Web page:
7. Ditch the plastic cling wrap

There are many fantastic alternatives to plastic cling wrap that you can use to reduce plastic pollution. Storing and packing food in reusable containers is a great start. You can also purchase reusable silicone bowl toppers to cover food in bowls, pots and pans, or even get crafty with an upside down plate, reusable cloth cover or purchase some bees wax wraps.

8. Back to the bar

Making the switch back from shower gel or liquid hand wash to bars of soap is an easy way to reduce consumption of single-use plastics. Bar soaps come in different blends to suit body washing, face wash, shampoo and shaving, so your line-up of bottles may become a line-up of bars. Some people also go one step further and check the ingredients of the soap to ensure they don’t contain palm oil, which contributes to deforestation.

9. Balloons and other single-use plastic party decorations

With a little bit of creativity, you can easily plan a party that’s free from balloons and other harmful single-use plastics. Popular decorations that can be reused time and time again, include bunting, tassels, tissue pom poms, lanterns, fresh flowers, and more. 

10. Menstrual products and cloth nappies

These days, there are many reusable alternatives to single-use menstrual products. This includes the increasingly popular menstrual cups, period underwear and washable cotton pads and liners are also reusable alternatives, again with a growing number of brands to choose from and availability at supermarkets.

Making the switch from disposables to modern cloth nappies has been made easier by a wider range of readily available cloth nappies, many with convenient cleaning methods, highly absorbent liners and creative designs. Some parents find a balance in using a combination of modern cloth and disposable nappies, even minimising disposable nappy use makes a difference to the waste produced.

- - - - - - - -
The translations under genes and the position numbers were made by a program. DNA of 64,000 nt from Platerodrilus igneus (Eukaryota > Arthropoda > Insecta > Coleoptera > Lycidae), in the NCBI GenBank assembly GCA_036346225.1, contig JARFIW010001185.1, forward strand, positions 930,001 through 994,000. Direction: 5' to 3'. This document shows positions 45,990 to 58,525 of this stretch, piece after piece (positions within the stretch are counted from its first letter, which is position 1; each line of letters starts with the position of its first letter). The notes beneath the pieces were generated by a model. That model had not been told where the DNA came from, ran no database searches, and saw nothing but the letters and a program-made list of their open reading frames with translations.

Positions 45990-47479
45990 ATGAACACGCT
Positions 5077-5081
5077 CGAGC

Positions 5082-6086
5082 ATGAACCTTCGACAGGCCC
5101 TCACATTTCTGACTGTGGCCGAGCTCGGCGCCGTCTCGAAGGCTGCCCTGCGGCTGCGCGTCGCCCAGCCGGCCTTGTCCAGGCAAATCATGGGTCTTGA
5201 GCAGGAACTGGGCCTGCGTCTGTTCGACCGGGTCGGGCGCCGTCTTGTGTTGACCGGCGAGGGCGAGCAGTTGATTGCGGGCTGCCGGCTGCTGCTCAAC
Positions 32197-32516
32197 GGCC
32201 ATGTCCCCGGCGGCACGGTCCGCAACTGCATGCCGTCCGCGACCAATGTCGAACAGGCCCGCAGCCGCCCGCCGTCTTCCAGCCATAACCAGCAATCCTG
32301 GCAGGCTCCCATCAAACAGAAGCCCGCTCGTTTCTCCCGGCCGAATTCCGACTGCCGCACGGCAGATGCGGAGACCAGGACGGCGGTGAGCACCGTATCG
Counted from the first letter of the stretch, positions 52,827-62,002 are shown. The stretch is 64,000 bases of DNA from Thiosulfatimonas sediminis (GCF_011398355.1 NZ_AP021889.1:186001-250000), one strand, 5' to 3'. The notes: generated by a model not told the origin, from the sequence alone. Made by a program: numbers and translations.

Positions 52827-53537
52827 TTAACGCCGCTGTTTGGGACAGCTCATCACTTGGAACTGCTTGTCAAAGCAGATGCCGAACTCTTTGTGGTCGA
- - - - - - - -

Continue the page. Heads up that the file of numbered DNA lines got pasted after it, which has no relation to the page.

Plastic Free July

Plastic Free July started as a local government initiative in Western Australia in 2011 and is now one of the world’s largest environmental movements, helping millions of people be part of the solution to tricky plastics.

Every year, Council works with Plastic Free July to share ideas and challenges, and encourage everyone to make a pledge to reduce their reliance on single-use plastic usage and create some new habits. Our impact comes from LOTS of people taking small steps which add up to a BIG impact, rather than just focusing on a few people doing everything. The best thing is, you can actually start at any time of the year!

Visit Plastic Free July, take the Pesky Plastics Quiz if you're not sure what plastics you can change, and then Take the Challenge to refuse single-use plastic in your life.

'Lift the Lid' bin inspection program

The 'Lift the Lid' program inspects residents' recycling and organics bins for incorrect items and provides on-the-spot education and incentives to reduce contamination and improve resource recovery.

The next round will be announced through Council's Local Matters publication, local media and Facebook

Home composting and worm farms

Council and regional waste group North East Waste periodically host composting workshops. Composting food scraps and garden waste creates nutrient-rich soil and prevents methane emissions from rotting food in landfill.

Composting at home(PDF, 2MB)

Composting using a worm farm can also provide liquid fertiliser and worm castings for use on plants and soil.

Worm farming at home(PDF, 1MB)